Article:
Wright State’s campus community took a bow at the Student Union today during a “Day of Celebration,” an event that included unveiling the university’s revised strategic plan.
The new plan, a guidepost for now and into the future as the university approaches its 50th anniversary in 2017, promises to enhance academic quality, student success, community engagement and economic development.
The plan sets forth a detailed strategy and clearly defined markers that will guide Wright State and continue to empower its people, the school’s greatest asset.
“Five years ago, we decided that Wright State was not going to operate like a 20th century model university,” said Wright State President David R. Hopkins. “We were not going to be complacent. We were going to be nimble and agile and respond to the needs of our students and our community. The plan included providing curricula that prepares students for the 21st century workforce.”
Final development of the updated strategic plan began in 2012, with extensive campus meetings held among faculty, staff and students in order to help shape the strategy with a collaborative approach.
Faculty and staff from individual colleges and schools at Wright State developed tactics to produce each unit’s individual strategic plan. The university’s culture is guided by the overall strategic plan.
The previous strategic plan led to successes such as recruiting and retaining internationally known faculty, building a national research reputation, creating the Wright State Research Institute and enhancing the university’s impact in the community with the development of seven Ohio Centers of Excellence.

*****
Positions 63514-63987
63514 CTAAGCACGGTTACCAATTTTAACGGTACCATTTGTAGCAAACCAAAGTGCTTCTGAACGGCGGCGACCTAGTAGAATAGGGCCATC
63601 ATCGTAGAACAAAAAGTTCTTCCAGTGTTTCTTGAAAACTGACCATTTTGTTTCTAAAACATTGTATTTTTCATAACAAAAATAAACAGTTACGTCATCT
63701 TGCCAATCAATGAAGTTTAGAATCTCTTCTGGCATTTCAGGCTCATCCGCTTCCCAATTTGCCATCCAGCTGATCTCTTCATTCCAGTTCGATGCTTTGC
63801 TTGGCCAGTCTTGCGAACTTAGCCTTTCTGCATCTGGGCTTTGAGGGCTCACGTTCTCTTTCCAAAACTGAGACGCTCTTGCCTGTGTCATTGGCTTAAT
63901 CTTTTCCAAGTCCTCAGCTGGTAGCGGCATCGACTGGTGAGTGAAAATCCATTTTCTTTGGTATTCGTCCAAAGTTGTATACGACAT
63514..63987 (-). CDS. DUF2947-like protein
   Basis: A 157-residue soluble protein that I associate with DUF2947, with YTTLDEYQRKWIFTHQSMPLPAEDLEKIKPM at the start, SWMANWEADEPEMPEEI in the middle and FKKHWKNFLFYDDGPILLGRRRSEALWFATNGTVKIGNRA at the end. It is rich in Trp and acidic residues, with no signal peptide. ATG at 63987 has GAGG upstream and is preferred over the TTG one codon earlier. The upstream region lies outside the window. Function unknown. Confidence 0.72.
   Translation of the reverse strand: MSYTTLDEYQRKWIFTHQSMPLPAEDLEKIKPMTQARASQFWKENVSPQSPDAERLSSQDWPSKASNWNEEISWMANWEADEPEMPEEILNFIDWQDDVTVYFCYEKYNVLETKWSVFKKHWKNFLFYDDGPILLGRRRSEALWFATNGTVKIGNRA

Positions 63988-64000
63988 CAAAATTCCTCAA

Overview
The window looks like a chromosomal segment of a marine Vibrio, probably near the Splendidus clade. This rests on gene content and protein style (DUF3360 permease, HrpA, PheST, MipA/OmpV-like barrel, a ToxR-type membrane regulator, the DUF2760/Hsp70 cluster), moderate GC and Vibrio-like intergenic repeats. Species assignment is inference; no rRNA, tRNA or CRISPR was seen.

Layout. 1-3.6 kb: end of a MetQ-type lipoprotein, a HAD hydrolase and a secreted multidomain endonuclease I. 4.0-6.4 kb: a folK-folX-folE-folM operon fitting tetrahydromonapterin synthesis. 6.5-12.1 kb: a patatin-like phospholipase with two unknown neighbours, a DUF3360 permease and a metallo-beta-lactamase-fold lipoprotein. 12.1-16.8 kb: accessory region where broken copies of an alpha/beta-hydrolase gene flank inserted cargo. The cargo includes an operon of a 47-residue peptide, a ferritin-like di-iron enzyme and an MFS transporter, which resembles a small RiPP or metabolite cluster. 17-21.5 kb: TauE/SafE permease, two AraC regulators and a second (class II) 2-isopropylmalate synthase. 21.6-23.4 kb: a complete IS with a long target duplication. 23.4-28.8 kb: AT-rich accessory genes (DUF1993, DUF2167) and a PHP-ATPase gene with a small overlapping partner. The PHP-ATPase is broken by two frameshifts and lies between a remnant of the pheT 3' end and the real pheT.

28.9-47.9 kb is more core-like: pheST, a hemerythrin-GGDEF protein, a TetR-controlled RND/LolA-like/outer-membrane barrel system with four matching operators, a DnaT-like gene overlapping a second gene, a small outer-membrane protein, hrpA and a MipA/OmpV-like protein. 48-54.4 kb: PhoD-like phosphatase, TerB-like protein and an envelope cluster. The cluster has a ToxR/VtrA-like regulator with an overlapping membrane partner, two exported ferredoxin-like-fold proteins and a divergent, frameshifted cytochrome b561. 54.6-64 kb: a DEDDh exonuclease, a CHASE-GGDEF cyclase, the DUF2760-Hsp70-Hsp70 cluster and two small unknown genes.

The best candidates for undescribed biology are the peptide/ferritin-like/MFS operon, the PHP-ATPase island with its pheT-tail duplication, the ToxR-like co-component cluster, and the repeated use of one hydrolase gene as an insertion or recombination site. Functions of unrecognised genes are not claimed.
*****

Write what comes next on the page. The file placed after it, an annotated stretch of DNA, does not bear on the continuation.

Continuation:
“What makes me the proudest is that in the past five years our faculty and staff have helped almost 20,000 students achieve their dream of a college degree,” Hopkins said.
Such successes have resulted in strides toward improving the human condition—for example:
- developing a mechanism that promises to slow tumor growth in breast cancer;
- building a novel breath-analysis device designed to detect diabetes, kidney disease and cancer; and
- creating technology with the potential to detect viruses within minutes, giving early warning and reducing the possibility of an outbreak.
“I could go on all afternoon about the national recognition our colleges have received, our growing reputation as a military-friendly school, our continued commitment to serving students with disabilities, our international student population, the list goes on,” Hopkins told the audience of students, faculty and staff who crowded into the Student Union Atrium on Oct. 18.
Hopkins told the gathering that they are Wright State’s most valued resource, essential to making the new strategic plan a reality.
“The greatest strategies in the world mean nothing without people who are committed to making them happen,” he said. “My commitment today is to empower each of you with the tools, the environment and the support that you need to do your best work.”
Hopkins said the Wright State community creates its own destiny.
“It’s up to us to shape our future and decide what our legacy will be among 21st century universities,” he said.
Visit http://www.wright.edu/about/strategic-plans to learn more about the 2013–2018 strategic plan.